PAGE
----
So your objection to linking to vector space and scalar (mathematics) in the hatnote seems to be that the reader may be distracted into learning/checking what these things are instead of getting to the main article that s/he is really interested in, and that s/he should only branch off into prerequisite articles once s/he has got to that main article. IMHO this is a fair point. My motivation at the time was that Wikipedia is a wiki. Adding links generally makes it easier for people to understand words that they did not previously understand and that are prerequisites for understanding the main thing that they are interested in. But i do see the point of not replacing the task of the lead.

I also tend to agree that someone looking for linear map is not that likely to find this article first, and even if s/he does, the risk of ambiguity is low.

On the other hand, the point raised at Talk:Functional_(mathematics)#Serious_Problems in favour of the function of a function definition of functionals, which remains in the second sentence of the present version of the lead (erroneously presented as a special case). With this definition, it's not obvious to me that a functional that is linear is necessarily a linear functional (e.g. if the codomain is a tensor space, then the functional-that-is-linear is not a linear functional because it doesn't map to a field of scalrs). The terminology linear functional seems to be well-established in the sense defined in linear functional, but it doesn't seem to cover functionals that are linear.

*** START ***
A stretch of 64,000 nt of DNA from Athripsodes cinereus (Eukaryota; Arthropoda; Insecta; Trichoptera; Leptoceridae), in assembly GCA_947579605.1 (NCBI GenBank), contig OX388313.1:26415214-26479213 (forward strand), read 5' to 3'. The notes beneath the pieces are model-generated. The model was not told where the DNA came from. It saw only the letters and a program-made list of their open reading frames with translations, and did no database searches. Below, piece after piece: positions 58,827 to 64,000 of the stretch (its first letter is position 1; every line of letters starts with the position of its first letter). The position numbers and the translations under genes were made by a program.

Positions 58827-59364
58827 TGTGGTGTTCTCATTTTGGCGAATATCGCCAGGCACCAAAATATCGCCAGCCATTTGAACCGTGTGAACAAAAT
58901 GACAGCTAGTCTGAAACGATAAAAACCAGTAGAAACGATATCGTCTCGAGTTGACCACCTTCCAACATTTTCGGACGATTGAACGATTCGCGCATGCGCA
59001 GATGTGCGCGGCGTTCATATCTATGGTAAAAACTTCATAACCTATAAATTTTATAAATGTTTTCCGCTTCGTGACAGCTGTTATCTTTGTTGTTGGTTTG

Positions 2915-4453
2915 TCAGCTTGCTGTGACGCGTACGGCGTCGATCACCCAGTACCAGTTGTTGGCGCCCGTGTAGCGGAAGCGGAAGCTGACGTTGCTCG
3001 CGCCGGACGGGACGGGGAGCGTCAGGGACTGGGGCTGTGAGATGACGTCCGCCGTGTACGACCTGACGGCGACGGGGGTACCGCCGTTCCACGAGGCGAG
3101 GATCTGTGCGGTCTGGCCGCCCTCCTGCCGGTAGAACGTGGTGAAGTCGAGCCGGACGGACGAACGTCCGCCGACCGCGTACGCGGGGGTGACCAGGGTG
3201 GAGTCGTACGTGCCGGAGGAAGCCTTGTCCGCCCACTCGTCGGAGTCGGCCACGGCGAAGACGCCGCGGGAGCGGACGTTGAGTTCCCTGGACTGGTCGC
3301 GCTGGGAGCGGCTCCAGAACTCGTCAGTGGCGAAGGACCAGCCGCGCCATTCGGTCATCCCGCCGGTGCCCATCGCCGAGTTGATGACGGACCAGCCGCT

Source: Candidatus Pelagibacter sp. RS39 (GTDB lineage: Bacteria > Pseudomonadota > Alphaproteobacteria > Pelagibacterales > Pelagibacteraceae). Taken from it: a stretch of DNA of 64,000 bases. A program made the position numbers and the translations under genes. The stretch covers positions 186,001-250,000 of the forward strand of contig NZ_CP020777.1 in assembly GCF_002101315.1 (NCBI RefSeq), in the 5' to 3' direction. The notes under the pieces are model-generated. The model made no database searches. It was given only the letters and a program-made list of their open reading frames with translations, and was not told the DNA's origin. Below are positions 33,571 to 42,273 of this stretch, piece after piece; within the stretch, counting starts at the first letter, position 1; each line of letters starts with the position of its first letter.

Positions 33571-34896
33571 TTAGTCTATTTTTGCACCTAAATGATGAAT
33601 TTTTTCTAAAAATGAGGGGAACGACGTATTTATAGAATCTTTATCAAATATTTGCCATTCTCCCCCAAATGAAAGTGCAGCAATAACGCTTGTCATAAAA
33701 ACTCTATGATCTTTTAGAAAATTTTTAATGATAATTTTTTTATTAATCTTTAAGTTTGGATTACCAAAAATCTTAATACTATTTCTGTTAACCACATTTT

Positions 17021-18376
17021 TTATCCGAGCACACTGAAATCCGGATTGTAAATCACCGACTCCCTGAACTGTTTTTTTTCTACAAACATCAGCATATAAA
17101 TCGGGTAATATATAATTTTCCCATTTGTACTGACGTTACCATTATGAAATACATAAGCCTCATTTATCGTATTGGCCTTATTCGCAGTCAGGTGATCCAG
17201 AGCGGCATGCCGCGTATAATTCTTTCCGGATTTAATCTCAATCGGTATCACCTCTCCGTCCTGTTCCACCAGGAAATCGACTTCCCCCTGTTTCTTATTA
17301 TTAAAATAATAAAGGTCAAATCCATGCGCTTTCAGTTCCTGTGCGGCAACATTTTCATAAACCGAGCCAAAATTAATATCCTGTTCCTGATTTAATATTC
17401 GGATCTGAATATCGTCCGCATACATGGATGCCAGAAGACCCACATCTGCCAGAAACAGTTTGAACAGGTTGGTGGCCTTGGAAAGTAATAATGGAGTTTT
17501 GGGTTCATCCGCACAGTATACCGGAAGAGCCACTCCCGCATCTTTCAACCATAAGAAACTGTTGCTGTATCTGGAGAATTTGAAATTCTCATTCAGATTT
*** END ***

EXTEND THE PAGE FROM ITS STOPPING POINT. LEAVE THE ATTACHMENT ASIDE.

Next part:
I find it hard to believe that any typical search engine will go straight to the article functional (mathematics) when someone enters the expression linear functional and expects to find information about functionals (in general) that are linear. The search engine will give the linear_functional article as the most likely entry. I tried in a well-known search engine just now and did not get a link to functional. I tried in the mediawiki interface on en.Wikipedia and got sent straight to linear functional without getting a list of likely guesses to choose from.

Thus my proposal:

{{about|linear maps from a vector space to its field of scalars|functionals that are linear|functional}}

Do you (Jerzy) or anyone else object?

In parallel, the functional (mathematics) article needs some work as outlined at Talk:Functional_(mathematics)#Serious_Problems, but that should be discussed over there, not here. Boud (talk) 23:18, 25 March 2012 (UTC)

### improve

we should indexate

$\left(\begin{array}{c} x^1\\ \vdots\\ x^n \end{array}\right)$

to make more conceptually coherent with today's pragmatic usefulness. — Preceding unsigned comment added by Juan Marquez (talkcontribs) 04:04, 22 February 2013‎

The upper indexes is not a common today's usage in mathematics because possible confusion with exponents and orders of derivation. As far as I know upper indexes are of common use only in advanced tensor calculus, which is not the subject of this article. D.Lazard (talk) 08:26, 22 February 2013 (UTC)